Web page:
We think we're in a good position for that, going forward. We've had some discussions with other jurisdictions. We have a railway that goes to Hay River. We own a barging company now. We would have to look at some offshore off-loading and on-loading facility. We have a road to Tuk, so we have access to tidewater.
View Kelly Block Profile
Second, would a blanket moratorium such as Bill C-48, which imposes a ban on tanker traffic on B.C.'s northern coast, be good for our Canadian reputation and our economy?
Wendy Zatylny
View Wendy Zatylny Profile
Wendy Zatylny
2019-05-07 11:28
Well, Bill C-48, the ban, has been challenging to address. Certainly, the scope of the surface area was limited, such that two of the port authorities were not included. They're not caught up in that ban, other than in areas that we are flagging on the regulatory side: to be careful about issues, say, that you don't catch a bunkering, for example, or transportation of diesel.
I believe that in practical terms there is still the ability to continue to move oil. The signal that it sends internationally on its own would probably not have that much of an effect, because it aims to preserve the important space on our west coast, but any kind of reputational decision is made within a much broader context. The concern we have is that it, plus the current discussions around various pipelines, plus all of the other ranges of prohibitions or challenges to development, may end up negating Canada's positive reputation abroad.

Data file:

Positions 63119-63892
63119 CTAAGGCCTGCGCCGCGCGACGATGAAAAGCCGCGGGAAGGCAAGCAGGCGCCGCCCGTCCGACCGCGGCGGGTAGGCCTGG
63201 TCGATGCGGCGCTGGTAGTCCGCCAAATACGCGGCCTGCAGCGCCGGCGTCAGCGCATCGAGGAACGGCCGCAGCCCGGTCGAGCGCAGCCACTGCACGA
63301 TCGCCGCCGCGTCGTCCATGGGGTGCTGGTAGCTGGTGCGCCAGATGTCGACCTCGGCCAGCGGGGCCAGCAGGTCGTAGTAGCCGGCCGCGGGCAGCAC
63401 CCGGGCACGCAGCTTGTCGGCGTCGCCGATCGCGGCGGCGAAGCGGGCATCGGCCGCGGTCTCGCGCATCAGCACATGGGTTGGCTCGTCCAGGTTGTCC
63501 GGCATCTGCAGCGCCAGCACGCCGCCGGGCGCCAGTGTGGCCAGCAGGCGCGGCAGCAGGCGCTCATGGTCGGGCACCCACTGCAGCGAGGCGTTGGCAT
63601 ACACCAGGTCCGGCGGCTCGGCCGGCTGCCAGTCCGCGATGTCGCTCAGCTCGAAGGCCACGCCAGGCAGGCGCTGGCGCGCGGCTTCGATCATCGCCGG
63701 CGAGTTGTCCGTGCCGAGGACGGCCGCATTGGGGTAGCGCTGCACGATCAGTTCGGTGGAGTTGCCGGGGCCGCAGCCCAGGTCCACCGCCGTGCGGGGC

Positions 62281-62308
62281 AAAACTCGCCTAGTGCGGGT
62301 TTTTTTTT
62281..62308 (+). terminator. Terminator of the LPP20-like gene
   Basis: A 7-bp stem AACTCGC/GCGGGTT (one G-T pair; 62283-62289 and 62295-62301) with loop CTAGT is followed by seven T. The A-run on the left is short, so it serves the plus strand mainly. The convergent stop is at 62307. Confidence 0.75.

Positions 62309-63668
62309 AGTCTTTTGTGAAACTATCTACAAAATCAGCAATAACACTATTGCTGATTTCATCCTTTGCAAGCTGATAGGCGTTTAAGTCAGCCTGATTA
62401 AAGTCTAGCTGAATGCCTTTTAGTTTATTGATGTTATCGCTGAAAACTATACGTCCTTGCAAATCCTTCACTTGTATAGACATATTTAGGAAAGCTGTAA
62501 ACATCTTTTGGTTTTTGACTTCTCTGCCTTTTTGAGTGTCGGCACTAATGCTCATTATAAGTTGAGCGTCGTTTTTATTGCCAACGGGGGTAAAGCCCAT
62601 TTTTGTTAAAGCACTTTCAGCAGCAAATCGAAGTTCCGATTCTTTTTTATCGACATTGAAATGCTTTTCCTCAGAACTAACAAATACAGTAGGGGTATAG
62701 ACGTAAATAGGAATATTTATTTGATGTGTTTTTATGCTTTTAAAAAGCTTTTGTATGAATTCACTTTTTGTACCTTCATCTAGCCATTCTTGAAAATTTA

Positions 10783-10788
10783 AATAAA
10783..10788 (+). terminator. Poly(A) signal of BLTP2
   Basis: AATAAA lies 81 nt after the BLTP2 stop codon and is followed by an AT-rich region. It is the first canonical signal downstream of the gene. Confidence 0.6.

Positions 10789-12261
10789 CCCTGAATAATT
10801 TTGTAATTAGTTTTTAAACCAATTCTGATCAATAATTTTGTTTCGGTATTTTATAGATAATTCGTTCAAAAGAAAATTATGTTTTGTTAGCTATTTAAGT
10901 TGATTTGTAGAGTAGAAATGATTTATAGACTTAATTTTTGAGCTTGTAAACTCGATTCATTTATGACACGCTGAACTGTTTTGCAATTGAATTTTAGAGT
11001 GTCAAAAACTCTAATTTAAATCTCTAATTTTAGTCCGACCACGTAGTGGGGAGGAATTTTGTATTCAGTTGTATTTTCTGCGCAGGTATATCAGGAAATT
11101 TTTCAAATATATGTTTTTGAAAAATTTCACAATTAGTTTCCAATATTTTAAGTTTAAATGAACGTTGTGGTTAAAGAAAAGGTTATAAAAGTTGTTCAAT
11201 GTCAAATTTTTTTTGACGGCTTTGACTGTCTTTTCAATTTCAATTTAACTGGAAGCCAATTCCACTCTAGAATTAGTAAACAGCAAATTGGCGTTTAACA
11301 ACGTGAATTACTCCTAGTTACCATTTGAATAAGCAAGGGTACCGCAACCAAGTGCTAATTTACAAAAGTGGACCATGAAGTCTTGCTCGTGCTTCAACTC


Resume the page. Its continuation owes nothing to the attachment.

View Matt Jeneroux Profile
Thank you, everybody, for taking the time to be with us here today.
Captain Haakonson and Captain Stewart, are my numbers right that 99.9% of your industry is incident-free, in terms of assignments and incidents with British Columbia Coast Pilots Limited?
Roy Haakonson
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Roy Haakonson
2019-05-07 11:54
With the amendments to the Pilotage Act, I think the golden moment through this whole two-year-long and very tiresome process was that the principles of pilotage—meaning unbiased independence—were enshrined. That was a fall-on-the-sword issue for us.
Going forward, when you're talking about mitigation, with the commitment to revamping risk assessment into a more streamlined process, I know that industry is worried about costs, and pilots less so. The risk-assessment process, the TERNPOL process and the PRMM process, are all lengthy, very in-depth procedures.
As far as energy goes, we're confident in the mitigation that we're presently using. The mitigation is rigid, but we're always open to better processes when we talk safety.
I think the amendments go a long way to moving ahead into the future. Technology does play a big part in it. Pilots embrace technology, but again, in the risk-assessment process, it's a new item. Pilots don't have an issue with including it, sir.
View Matt Jeneroux Profile
Bill C-48 makes 12,500 metric tons of crude oil the cut-off for loading and unloading on B.C.'s north coast. Do Canadian vessels of this size and smaller require pilotage services?